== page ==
senior trader, Trading Department
The past quarter has been a very interesting one, where
the markets have done a full circle. Just about every asset
has experienced higher volatility and the general feeling
of uncertainty has most definitely grown as we try to figure
out what is going to play out since this subprime debacle
This period is described as one where investors have low
confidence in the markets. With the bombardment of articles
and news broadcasts about that word we have all become too
familiar with, it seems that we will remain dangling for
some time until it is confirmed that the US is, in fact,
in a recession or whether it will dodge the bullet.
It does not seem to matter what we tradebonds, equities,
currencies, commoditiesall have experienced record
level highs and / or lows, followed by reversals that might
seem to indicate that the uncertainty is fading and stability
is approaching. Then, all of a sudden, more volatility rears
its ugly head again.
Last week we looked to the release of the Fed minutes to
help provide some sort of plan or at least a direction that
we may have interpreted and used to our benefit, hopefully.
Well, that door was shut as it seems that the Fed did a
better job of adding more confusion to the pot.
We have all tried to sort through the mess of information
to figure out what to do. The only problem is that for every
piece of research or news flash that suggests a particular
direction, another comes out suggesting the opposite. It
may be time to realise the painful truth: nobody knows what
is going on and it may be prudent to just stay clear of
the risk and settle into something safe like US treasuries
until the bloodbath is over.
Now all we have to do is wait for a signal that confidence
and market stability have returned.
The discovery of an all-telling crystal ball has not yet
been made so, in the meanwhile, there may be another litmus
test to help us identify when investor confidence and stability
rears its pretty head.
The past couple of years have recorded strength in the equity
markets as well as the heavily invested carry-trade. The
focus is on these two particular asset classes and whether
there is any relationship between the two.
The term carry-trade has been thrown around a lot. This
is a very simple transaction where investors borrow in a
currency where the interest rate is very low, Japanese yen
(JPY) for example, sell that currency (which puts pressure
on it to depreciate) and then buy an asset that has a much
higher yield which is usually in a different currency, Australian
dollar (AUD) for example, which is then subject to pressure
to appreciate. The difference between the borrowing interest
rate and the investing interest rate is what is called the
carry. The risk in this type of trade is that the currencies
can move against you; where the investing currency, AUD,
depreciates and the borrowing currency, JPY, appreciates
making the trade lose value.
Naturally, it should only make sense to enter this type
of trade when investors believe that stability is increased.
In todays markets, thanks to globalisation, all markets
around the world are connected. When money flows from one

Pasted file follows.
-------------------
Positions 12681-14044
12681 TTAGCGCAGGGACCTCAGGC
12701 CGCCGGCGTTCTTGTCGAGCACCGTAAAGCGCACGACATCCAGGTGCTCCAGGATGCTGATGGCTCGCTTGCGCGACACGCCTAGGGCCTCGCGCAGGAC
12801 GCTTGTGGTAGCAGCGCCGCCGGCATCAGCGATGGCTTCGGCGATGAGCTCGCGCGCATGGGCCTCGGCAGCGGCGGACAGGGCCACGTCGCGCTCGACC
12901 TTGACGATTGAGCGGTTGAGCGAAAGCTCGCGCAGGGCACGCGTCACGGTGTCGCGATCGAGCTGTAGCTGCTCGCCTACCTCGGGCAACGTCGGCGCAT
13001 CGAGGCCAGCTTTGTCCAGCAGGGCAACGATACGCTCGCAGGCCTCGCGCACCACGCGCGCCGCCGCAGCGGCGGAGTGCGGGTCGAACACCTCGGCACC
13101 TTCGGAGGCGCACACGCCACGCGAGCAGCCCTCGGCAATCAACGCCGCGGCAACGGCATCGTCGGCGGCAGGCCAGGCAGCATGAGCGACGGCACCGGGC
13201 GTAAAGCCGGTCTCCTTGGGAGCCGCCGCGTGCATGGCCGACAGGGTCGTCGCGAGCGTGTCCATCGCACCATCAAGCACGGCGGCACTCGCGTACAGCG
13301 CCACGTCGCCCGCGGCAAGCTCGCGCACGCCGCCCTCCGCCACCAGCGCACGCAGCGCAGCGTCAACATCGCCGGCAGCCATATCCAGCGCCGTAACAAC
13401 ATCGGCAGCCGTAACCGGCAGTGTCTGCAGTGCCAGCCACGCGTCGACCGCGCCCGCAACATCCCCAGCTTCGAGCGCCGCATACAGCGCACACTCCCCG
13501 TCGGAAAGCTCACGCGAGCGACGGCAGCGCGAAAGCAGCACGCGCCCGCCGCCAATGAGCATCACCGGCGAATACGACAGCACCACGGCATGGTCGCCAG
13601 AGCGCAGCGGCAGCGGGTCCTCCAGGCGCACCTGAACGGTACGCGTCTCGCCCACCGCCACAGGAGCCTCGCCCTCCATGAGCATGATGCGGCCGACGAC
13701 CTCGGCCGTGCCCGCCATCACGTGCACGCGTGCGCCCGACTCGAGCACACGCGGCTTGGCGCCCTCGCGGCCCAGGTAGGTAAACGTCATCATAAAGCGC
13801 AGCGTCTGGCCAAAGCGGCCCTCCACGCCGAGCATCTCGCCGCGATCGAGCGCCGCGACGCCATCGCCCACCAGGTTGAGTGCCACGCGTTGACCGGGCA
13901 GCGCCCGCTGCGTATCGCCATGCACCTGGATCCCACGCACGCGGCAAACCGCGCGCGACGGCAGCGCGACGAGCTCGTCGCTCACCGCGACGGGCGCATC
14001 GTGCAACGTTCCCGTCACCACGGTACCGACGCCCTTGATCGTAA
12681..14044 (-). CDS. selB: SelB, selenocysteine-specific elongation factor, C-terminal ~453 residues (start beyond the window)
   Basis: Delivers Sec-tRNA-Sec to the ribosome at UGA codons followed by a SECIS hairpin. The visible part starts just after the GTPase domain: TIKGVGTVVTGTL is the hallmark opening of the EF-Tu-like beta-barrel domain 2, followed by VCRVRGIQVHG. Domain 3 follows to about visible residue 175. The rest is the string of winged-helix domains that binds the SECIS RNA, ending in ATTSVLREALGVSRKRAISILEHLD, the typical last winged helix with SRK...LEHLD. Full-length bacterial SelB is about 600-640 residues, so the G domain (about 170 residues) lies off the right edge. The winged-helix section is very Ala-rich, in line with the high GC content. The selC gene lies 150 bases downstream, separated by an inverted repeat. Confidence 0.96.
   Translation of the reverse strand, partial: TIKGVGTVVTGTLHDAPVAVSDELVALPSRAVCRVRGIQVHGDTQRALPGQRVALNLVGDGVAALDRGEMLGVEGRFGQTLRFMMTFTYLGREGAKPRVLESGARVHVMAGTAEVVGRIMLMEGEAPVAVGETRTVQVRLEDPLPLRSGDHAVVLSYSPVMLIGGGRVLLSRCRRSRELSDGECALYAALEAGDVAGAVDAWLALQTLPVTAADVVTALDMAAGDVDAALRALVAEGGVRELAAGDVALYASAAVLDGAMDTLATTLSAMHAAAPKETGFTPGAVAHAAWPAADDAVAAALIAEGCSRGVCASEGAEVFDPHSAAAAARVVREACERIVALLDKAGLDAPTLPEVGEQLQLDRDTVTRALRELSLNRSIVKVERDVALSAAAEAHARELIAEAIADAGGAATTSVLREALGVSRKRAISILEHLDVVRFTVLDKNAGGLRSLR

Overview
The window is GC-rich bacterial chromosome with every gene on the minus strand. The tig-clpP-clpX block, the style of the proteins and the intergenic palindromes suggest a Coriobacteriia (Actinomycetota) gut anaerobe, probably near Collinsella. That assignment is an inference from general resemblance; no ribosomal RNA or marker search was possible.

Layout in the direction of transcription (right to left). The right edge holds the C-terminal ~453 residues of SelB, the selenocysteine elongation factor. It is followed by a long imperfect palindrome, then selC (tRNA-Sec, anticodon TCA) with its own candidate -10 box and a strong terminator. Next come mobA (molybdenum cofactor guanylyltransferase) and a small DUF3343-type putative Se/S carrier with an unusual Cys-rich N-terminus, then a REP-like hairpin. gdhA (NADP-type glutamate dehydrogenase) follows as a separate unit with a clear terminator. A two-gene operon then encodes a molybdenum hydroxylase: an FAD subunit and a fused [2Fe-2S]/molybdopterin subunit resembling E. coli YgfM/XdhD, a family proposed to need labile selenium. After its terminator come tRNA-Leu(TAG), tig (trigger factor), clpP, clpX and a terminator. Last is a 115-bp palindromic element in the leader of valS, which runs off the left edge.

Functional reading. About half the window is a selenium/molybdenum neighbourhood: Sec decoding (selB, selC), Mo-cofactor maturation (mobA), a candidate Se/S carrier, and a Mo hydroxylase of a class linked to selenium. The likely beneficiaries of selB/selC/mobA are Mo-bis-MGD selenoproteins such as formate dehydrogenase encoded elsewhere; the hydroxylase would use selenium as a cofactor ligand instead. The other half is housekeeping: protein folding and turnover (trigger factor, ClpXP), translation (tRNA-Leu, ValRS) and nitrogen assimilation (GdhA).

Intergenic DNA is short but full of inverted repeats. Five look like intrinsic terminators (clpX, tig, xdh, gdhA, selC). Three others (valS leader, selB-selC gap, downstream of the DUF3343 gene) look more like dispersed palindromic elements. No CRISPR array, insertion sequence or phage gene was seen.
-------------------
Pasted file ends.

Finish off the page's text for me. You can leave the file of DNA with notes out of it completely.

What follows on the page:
country to another, from one currency to another to buy
and sell different assets or repay different financing liabilities,
the one certainty is that the currency markets will be affected
by this flow of funds.
One may assume that traders are rational and that carry-trades
are executed when there is confidence or a perception of
stability in the markets. The trend in the equity markets
is usually a good indicator of the economys direction,
which in turn reflects the level of stability.
It only makes sense to test the relationship, if any, between
the performance of the equity markets and the carry-trades.
This was performed by testing for correlation and a multiple-factor
regression analysis was also done to produce results that
would give an idea of the overall significance.
The daily closing values of the Dow Jones Industrial Average
index (INDU) and the S&P futures index (SPX) were used
separately against the spread between the funding currency,
JPY, and each of the investing currencies, AUD, Turkish
Lira (TRY), Brazilian Real (BRL) and the New Zealand dollar
(NZD). The data sets were over two and three year periods
Theoretically, the spreads should increase as the carry-trade
is executed, as one currency will depreciate and the other
will appreciate. As the spread increases, the equity market
should perform. These tests were performed at a 95 per cent
The results were surprising. The correlation between the
performance of the equity market and the increase of currency
spreads in all tests ranged from 92 per cent to 94 per cent.
The regression analysis revealed R square values ranging
from 86 per cent to 89 per cent. This represents a very
strong relationship and proves to be very significant. There
was some weakness to one of the tests, the results of the
P-values which are also tests of significance for two of
the currencies, TRY and BRL, were weak under the two-year
test only despite the very significant R square value.
The three year test was very robust for all the currencies.
Therefore, the test revealed that US equity markets perform
better as carry trades are entered into and vice versa.
This may indicate that investors believe there is stability
in the market and are confident about the trade. However,
it would be a mistake to believe that equity markets perform
better as a result of carry-trades.
This may provide us with another indicator that can help
us to gauge the direction of the markets. In no way should
this test be used as the statistical version of a crystal
ball. Many more factors come into play and all should be
considered when trying to choose a particular trading strategy.
Patience, knowledge, experience and a limited ego will always
lead to better trading than any one tool or indicator.